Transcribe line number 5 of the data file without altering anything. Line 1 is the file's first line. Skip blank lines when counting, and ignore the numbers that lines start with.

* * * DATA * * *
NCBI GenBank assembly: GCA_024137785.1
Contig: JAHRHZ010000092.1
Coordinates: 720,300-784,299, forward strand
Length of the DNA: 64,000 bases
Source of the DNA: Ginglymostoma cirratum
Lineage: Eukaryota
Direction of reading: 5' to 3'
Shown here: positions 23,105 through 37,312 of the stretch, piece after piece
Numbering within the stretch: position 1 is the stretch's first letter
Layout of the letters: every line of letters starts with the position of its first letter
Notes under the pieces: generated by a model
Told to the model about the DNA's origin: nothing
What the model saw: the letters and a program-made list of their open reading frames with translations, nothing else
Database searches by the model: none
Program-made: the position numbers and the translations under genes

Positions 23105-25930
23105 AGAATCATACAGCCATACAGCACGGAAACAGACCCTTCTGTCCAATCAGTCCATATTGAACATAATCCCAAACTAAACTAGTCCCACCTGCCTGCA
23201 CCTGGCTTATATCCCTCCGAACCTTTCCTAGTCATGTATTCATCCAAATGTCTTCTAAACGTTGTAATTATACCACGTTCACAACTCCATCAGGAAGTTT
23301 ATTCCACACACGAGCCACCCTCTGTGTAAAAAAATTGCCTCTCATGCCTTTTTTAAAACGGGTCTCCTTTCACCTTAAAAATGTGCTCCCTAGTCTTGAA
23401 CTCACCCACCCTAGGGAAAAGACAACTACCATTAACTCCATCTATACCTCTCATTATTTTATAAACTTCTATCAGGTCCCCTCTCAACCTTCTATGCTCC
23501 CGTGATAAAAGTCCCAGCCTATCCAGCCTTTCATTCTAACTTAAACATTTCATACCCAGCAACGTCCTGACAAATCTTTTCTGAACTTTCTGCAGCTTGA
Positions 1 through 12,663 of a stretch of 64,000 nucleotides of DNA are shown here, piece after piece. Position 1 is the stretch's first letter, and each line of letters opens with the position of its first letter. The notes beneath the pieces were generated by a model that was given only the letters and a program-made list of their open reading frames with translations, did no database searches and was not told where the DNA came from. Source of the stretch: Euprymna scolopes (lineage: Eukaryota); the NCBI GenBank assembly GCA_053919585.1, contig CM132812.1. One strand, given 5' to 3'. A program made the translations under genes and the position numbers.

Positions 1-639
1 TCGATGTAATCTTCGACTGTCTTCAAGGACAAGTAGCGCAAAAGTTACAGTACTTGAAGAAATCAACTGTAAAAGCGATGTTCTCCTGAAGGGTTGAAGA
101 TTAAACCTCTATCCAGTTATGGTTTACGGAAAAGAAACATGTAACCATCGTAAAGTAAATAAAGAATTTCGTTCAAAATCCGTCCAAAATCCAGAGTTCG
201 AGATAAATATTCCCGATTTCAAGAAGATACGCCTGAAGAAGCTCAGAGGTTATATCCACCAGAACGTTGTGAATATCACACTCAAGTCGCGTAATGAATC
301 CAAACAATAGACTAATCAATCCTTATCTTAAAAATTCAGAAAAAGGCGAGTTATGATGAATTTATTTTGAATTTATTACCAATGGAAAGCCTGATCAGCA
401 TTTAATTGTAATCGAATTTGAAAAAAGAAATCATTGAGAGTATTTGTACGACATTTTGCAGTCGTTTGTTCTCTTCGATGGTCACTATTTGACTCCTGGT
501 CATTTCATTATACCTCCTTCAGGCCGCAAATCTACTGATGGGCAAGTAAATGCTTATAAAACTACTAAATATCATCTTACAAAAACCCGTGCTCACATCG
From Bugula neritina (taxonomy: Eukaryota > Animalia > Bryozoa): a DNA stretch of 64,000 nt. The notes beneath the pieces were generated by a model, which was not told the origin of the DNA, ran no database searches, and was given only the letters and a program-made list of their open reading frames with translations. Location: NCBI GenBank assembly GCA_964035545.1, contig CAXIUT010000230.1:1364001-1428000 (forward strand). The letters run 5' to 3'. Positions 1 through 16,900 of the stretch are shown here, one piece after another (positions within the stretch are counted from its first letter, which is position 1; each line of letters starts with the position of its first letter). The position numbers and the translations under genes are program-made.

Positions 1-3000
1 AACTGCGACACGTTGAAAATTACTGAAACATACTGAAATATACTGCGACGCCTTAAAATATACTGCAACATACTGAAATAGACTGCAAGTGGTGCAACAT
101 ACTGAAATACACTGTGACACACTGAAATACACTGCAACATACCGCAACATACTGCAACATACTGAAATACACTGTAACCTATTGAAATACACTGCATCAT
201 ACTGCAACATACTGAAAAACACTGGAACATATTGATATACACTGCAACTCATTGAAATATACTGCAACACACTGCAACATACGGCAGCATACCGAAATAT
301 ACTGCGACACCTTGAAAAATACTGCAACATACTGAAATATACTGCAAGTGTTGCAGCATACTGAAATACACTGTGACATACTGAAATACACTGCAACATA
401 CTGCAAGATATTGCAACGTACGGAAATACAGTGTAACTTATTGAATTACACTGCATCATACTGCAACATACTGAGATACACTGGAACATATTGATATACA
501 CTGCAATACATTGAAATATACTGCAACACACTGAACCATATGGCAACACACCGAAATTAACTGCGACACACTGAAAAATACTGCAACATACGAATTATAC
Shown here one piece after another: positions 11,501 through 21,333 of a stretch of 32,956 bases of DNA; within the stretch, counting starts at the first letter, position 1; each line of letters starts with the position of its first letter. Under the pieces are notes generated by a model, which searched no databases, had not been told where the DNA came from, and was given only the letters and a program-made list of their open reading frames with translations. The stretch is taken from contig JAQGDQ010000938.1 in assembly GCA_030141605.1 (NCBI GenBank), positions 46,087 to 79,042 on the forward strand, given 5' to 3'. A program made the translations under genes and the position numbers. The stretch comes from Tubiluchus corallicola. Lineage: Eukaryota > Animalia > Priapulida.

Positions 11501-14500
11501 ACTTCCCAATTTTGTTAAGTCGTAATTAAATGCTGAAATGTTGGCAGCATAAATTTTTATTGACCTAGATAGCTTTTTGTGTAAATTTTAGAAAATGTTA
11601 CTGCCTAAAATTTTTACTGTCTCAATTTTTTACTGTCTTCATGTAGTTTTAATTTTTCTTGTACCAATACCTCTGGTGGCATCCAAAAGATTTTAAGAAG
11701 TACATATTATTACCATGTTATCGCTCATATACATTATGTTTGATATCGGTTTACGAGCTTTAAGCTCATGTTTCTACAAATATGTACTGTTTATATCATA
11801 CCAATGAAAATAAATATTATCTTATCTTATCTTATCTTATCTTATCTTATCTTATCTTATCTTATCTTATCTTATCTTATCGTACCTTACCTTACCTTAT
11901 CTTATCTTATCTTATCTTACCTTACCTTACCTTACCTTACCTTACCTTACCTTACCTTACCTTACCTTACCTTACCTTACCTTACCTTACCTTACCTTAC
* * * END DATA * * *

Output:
Source of the DNA: Ginglymostoma cirratum